Richard Dutcher: An army of one

Most theaters won’t screen his movie, most audiences won’t watch it, the LDS church won’t support it-or even comment, for that matter-and most other independent filmmakers barely recognize him as an artist.

Utah’s independent director Richard Dutcher remains outside the proverbial box.

His film, “God’s Army 2: States of Grace,” which was re-released Jan. 20 with little fanfare, is argued by some to be not only Dutcher’s best film, but also a film that transcends its director’s faith and dares to ask challenging questions.

“I’m interested in films that explore rather than teach,” Dutcher said. “I’m interested in things that are concerns to me, contemporary issues in Mormon life?two things I take seriously are cinema and religion, not just Mormonism.”

Much like the first “God’s Army,” which was released in 2000, the film demonstrates the hardships of LDS missionaries serving in modern-day Los Angeles.

With “States of Grace,” Dutcher said, “I wanted to show that, regardless of race or creed or sex or age, all of these characters are extremely flawed and look to Jesus to help them.”

“States of Grace” is also about a gangster caught between lives, an aspiring actress reduced to pornography and a street preacher who fell from grace and is seeking redemption-a recurring theme in the movie.

But it’s not only the content of the film or the PG-13 rating that has kept audiences away.

Dutcher believes most people aren’t seeing “States of Grace” because it came on the heels of other bad films.

“When I came out with ‘God’s Army,'” Dutcher said in an interview, “I was so excited, I felt like really, for the first time, Mormon culture and Mormon doctrine was going to be able to express itself and reach a greater audience. Now you almost have to drag the audiences into the theater. Their expectations are really low.”

“It’s not the audience’s fault,” Dutcher said. “I feel like it’s the filmmakers’ because they’ve violated the audience’s trust.”

Dutcher released the first “God’s Army” to much critical acclaim and cinematic buzz. The film was the first movie ever to be made by and about Mormons.

Independently produced with only a $300,000 budget, “God’s Army” made millions and a gold rush of Mormon-themed films followed suit. Now, the loose-knit genre is more than two-dozen films strong.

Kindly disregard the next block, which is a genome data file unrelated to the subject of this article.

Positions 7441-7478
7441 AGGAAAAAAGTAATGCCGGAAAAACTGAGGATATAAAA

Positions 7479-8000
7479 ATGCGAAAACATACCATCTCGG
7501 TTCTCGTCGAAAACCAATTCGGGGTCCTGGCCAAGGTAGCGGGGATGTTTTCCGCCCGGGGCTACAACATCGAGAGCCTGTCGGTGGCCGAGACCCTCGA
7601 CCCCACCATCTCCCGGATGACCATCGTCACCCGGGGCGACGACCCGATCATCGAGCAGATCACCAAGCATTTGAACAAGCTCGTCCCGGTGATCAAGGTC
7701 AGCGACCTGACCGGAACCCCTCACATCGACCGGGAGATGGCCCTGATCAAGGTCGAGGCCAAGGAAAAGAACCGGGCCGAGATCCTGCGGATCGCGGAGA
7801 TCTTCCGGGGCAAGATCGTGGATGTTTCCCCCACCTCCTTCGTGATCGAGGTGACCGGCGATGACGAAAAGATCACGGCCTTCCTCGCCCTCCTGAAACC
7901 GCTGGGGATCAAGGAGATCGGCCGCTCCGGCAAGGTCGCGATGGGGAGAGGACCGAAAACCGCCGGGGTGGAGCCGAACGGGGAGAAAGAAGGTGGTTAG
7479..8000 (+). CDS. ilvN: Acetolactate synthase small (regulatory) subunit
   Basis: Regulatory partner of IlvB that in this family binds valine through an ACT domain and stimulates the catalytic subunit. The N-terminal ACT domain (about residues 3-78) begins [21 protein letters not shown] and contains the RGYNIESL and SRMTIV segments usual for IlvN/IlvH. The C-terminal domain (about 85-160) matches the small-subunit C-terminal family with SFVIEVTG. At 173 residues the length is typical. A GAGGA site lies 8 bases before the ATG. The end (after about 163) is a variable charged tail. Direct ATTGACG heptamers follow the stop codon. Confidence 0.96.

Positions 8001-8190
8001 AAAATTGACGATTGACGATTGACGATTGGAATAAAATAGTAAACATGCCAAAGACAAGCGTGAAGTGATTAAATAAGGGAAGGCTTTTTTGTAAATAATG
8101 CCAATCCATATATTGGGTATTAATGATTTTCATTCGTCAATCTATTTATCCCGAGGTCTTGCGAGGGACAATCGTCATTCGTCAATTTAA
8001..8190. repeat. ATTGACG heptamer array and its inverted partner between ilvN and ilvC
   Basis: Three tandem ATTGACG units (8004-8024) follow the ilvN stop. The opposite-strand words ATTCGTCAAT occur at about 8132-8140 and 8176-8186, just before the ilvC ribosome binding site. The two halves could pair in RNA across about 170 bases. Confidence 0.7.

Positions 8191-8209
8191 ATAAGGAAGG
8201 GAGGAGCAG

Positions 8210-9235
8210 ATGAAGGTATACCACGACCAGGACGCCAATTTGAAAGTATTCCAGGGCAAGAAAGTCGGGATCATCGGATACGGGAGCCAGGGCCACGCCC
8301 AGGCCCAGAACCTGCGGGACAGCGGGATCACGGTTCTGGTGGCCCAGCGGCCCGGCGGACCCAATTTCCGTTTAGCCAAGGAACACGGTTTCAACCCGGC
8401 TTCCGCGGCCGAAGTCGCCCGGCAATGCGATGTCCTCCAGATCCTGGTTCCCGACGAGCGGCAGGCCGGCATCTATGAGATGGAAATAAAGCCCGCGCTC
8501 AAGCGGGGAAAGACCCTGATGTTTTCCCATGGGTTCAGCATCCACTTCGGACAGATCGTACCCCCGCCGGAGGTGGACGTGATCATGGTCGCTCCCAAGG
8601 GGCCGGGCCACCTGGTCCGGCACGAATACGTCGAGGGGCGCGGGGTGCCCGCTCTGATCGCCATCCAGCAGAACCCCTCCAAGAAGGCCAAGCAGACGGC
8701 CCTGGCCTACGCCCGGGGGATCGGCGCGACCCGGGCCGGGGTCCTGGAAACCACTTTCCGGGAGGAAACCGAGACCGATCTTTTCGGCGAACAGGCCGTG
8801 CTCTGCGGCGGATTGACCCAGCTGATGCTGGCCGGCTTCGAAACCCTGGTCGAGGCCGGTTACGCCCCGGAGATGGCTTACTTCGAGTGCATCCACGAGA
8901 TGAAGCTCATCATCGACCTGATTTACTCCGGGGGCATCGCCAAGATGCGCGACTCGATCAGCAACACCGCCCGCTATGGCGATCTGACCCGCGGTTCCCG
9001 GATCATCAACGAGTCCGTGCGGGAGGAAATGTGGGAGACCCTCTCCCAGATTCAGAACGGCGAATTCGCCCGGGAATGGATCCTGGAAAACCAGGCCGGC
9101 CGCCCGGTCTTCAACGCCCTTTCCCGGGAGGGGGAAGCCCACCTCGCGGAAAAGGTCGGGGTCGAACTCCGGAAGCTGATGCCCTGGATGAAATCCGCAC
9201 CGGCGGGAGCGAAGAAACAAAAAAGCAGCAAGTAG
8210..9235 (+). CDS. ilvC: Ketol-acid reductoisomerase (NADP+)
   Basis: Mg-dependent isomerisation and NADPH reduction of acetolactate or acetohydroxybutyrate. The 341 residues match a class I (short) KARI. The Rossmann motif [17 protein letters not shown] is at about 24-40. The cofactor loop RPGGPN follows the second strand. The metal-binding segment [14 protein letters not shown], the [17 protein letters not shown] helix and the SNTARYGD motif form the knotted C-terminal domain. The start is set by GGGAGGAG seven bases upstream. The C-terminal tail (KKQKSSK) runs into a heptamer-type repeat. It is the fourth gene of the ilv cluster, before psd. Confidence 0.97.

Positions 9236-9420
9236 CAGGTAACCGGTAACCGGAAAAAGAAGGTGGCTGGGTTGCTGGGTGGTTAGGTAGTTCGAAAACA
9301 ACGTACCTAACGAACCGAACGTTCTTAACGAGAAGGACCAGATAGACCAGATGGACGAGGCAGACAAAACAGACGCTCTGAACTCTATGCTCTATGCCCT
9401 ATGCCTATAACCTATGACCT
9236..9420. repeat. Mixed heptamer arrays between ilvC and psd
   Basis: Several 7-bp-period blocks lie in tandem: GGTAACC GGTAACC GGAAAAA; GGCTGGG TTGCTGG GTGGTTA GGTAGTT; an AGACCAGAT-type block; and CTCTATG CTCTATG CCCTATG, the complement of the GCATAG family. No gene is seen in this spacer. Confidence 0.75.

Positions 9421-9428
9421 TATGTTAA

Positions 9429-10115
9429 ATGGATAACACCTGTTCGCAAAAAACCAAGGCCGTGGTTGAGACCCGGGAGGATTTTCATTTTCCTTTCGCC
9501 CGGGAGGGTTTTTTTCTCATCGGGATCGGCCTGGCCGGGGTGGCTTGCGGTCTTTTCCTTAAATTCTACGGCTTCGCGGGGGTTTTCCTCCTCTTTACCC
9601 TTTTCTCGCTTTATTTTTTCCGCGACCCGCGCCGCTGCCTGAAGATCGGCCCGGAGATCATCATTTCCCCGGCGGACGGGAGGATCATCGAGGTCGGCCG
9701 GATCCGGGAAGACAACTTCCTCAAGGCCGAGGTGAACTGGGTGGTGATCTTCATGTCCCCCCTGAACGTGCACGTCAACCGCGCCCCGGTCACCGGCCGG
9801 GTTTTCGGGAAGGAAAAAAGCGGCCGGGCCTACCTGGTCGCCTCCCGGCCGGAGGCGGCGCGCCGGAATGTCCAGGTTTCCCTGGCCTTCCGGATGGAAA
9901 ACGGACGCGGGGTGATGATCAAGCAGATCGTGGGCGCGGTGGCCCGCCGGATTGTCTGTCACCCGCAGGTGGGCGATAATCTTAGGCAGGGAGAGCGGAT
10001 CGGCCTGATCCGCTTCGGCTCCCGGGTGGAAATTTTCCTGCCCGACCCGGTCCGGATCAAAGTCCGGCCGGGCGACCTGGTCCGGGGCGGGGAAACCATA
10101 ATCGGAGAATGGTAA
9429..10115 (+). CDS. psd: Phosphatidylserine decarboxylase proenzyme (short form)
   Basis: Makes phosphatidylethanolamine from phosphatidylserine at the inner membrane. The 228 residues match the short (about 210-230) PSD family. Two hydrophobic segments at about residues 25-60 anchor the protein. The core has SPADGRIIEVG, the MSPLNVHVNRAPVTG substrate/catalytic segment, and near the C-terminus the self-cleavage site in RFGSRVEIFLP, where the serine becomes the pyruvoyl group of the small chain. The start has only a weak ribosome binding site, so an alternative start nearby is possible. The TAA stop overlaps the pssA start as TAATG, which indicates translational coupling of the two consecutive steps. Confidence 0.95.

But not all movies are created equal.

U film studies student Taylor Hellewell said he prefers Dutcher’s work to other Mormon films because “he’s not painting the Osmond twins’ portrait,” Hellewell said.

Hellewell, who was born LDS and served an LDS mission, said he respects Dutcher’s work because “he shows the foibles along with the strengths, which I think is a really beautiful thing.”

But, according to some, “States of Grace” isn’t just for LDS audiences.

“What Dutcher has put on screen,” Sharon Swenson, a BYU film theory professor, said, “is a spiritual journey couched in Mormon doctrine but is more universal than that. He’s done something really brave.”

At a free, and overflowing, interfaith post-screening panel at Regency Trolley Square Theaters on Jan. 11, Dutcher said, “It’s very difficult as a Mormon filmmaker not to make people think you’re trying to convert them. There’s nothing in this film that says you have to be LDS.”

After the interfaith panel, Dutcher said two former LDS lesbian women came up to him and said they loved his movie.

David Rowe, ordained in the Conservative Baptist Church, author of I Love Mormons and also on the panel, said, “(Dutcher) takes it further than I expected. The film transcends into that terrain of pluralism,” referring to Dutcher’s multi-religious perspective in the film.

But all the positive feedback hasn’t yet changed the fact that hardly anybody is seeing the film.

According to, the first “God’s Army” grossed $2,628,829 in theaters alone and probably more than doubled that in DVD and VHS sales.

Meanwhile, “States of Grace” only picked up $59,711 during the film’s one-week Thanksgiving holiday release last November, according to But Christopher Pratte, the public relations coordinator for Dutcher’s Main Street Movie Co., said that the figure was closer to double that estimate.

“I don’t want to go spend eight bucks on a bad movie any more than anyone else,” Dutcher said. “What’s tough is to distinguish myself from the (other filmmakers). The sad realization was that others don’t make that distinction.”

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